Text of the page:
Independent Women: Self-Produced Idols With Skills Beyond Just Singing and Dancing
When hearing the term “J-pop” or “idol”, there may often be negative connotations of mass-produced generic music geared towards being used in a commercial or sold through the use of cute performers. However, if you look beneath the surface, there is a considerable amount of creative and challenging music being produced every day.
There is a definite prejudice towards the term “idol” in Japan, to where there was a commotion caused when TOKYO GIRLS’ STYLE made their “artist declaration” in December of 2014. In a previous piece by Akimasa Munekata, he shares his insights on the perceived differences between idols and artists and the connotations the words carry with them. Generally, the talents of idols are dismissed as being inferior to artists, particularly when it comes to vocal and dance skills. Many groups will often refer to themselves as a “vocal and dance unit” or some other similar term in attempts to escape being discriminated against as they work towards their dreams.
Many accomplished songwriters and producers have been lending their strength to idol groups, increasing the diversity and musicality of the genre, which makes sense for them as idols sell more than artists based on their business model of using of handshake events to sell CDs. However, the more popular a group gets and sells, the expectations of recreating or expanding upon that growth also increase, which may lead to less derivation from tactics that have already been proven to work. One example is how AKB48 followed up on the massive success of “Koi Suru Fortune Cookie” (2013) with “Kokoro no Placard” (2014), and “Halloween Night” (2015).
At the same time, using so many different creators can make it difficult for a group to define their own individual style. If you compare Team Syachihoko’s “Shampoo Hat” (music by Enon Kawatami of indigo la End, Gesu no Kiwami Otome) to some of their other songs like “Ai no Chikyuusai” (music by Minoru Comorita), “Shuto Iten Keikaku” (music/lyrics by SEAMO), the differences in style are pretty obvious.
With the collaborative nature of producing idols, it is easy to see that they often have very little input in the music they perform, what their costumes or cover art will look like, how their MVs will be, or even what events they can appear at. On the flip side, there is security in not having to expend energy on writing music, designing outfits, planning choreography, and negotiating deals with venues. Being associated with a strong agency/label brings with it more opportunities and support, like how avex trax regularly holds the music festival a-nation or how ASOBISYSTEM puts on Moshi Moshi Nippon events all over the world.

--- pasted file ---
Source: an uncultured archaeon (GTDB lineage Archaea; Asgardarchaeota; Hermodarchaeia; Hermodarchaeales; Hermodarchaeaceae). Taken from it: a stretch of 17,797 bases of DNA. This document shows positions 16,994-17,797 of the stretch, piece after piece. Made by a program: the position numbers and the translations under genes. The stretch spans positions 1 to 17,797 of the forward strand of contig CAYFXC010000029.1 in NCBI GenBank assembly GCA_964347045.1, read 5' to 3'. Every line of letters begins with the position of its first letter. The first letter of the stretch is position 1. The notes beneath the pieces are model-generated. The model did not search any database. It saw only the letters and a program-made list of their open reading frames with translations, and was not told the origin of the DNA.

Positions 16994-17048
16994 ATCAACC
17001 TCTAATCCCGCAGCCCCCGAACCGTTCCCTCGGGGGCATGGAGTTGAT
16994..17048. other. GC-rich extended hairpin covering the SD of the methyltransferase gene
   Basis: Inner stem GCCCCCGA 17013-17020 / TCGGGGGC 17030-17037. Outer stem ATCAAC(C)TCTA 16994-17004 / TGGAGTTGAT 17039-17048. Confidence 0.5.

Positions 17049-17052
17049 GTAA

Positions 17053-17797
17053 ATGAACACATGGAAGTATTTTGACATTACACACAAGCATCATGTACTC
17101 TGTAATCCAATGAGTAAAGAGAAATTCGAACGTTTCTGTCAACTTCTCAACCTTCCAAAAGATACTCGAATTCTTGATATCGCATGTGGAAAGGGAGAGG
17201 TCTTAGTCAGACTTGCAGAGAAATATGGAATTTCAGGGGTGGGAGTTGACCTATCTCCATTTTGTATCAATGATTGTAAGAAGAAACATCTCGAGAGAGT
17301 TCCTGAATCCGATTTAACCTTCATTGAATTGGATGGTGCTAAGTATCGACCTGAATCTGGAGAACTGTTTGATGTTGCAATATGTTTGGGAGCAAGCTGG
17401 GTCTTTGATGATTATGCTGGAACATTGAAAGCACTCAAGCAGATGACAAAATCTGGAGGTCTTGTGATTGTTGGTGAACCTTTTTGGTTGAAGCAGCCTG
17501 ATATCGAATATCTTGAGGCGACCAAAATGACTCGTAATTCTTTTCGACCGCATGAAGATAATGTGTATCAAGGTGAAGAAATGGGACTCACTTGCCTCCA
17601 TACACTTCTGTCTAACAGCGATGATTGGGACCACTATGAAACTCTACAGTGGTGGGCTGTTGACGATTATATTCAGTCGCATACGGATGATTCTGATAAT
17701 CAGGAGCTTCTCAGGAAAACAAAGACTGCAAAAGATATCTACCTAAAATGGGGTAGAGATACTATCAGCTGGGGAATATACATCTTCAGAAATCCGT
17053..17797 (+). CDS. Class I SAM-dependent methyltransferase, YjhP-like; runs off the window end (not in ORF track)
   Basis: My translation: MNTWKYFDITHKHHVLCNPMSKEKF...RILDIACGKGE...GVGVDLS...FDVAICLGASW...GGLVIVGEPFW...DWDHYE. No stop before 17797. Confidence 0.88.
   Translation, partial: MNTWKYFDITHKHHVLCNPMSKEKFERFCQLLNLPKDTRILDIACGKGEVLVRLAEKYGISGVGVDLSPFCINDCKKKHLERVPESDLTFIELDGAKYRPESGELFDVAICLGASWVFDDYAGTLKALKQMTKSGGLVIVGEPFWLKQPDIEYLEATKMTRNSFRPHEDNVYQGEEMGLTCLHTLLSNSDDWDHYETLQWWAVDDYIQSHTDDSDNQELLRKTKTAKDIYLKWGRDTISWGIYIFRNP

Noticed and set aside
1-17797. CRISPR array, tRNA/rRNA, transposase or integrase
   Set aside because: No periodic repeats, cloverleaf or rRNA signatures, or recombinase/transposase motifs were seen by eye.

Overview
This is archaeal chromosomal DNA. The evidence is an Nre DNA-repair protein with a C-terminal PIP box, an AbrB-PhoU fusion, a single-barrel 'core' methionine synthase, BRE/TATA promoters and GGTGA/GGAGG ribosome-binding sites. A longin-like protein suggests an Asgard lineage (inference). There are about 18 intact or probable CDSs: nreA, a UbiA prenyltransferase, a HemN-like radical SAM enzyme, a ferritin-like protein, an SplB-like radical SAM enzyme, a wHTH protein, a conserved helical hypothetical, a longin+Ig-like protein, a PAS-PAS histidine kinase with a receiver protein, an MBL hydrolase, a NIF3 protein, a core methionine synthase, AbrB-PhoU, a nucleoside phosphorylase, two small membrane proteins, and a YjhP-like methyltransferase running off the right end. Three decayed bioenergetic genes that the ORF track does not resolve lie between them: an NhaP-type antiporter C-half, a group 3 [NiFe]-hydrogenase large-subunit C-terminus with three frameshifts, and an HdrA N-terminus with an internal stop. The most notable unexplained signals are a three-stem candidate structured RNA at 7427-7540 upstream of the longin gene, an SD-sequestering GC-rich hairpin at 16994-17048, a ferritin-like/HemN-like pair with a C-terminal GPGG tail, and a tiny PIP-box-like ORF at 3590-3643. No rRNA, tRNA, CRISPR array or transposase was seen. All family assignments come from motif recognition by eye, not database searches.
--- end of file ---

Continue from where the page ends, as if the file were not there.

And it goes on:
There are definitely a growing number of young women contributing lyrics to their songs, most famously Kanon Fukuda with “Watashi” her graduation song from ANGERME and Miyu Yamabe with “Stay with me” , TOKYO GIRLS’ STYLE’s first single following their artist declaration. After all, doesn’t it make sense that young women would be able to express their feelings in ways that the largely male contingent of composers and producers might not be able to?
Here are a few young women who have chosen to take matters even further and produce themselves.
The self-produced unit of former Dorothy Little Happy members, KOUMI (Koumi Hayasaka), MIMORI (Mimori Tominaga), and RUUNA (Ruuna Akimoto) made their debut on February 1, 2015 during @JAM the field vol. 7 at TSUTAYA O-EAST. All three members contribute lyrics with KOUMI planning the choreography, MIMORI composing the music, and RUUNA leading the group.
Having spent 5 years as members of Dorothy Little Happy, callme was born out of the trio’s desire to show their more grownup side. They eventually decided to graduate from Dorothy Little Happy in order to devote themselves fully to callme. The tour finale/graduation concert at Nakano Sun Plaza on June 12, 2015 was full of tears and tense moments.
While it remains to be seen if callme will experience the success of their former group or escape the constant comparisons to Perfume, they are working hard to make a go of things on their own with the support of their label avex trax. It seems like every weekend, they’re performing somewhere in Japan honing their skills and refining their sound. Also, once you burn all your bridges, there’s no choice but to move forward.
callme Official site: http://avex.jp/callme/
callme Official Twitter: https://twitter.com/callme_official
callme Official Facebook page: https://www.facebook.com/callme.official
callme Official blog: http://ameblo.jp/callme-official
callme Official Instagram: https://www.instagram.com/callme_official/
Nama Ham to Yaki Udon
Nama Ham to Yaki Udon made their debut at the beginning of 2015 and has quickly made a name for themselves with their performances which combine hilarious skits and catchy songs that are usually about food. Named after the members’ favorite foods, high school students Marina Nishii (aka Nicchan) and Risa Higashi (Riichan) write all the music and skits used during their performances, design their costumes, and even handle booking of venues. Their fans are called “kuishinbo” (gourmands) and are often brought on stage to become part of the performances.
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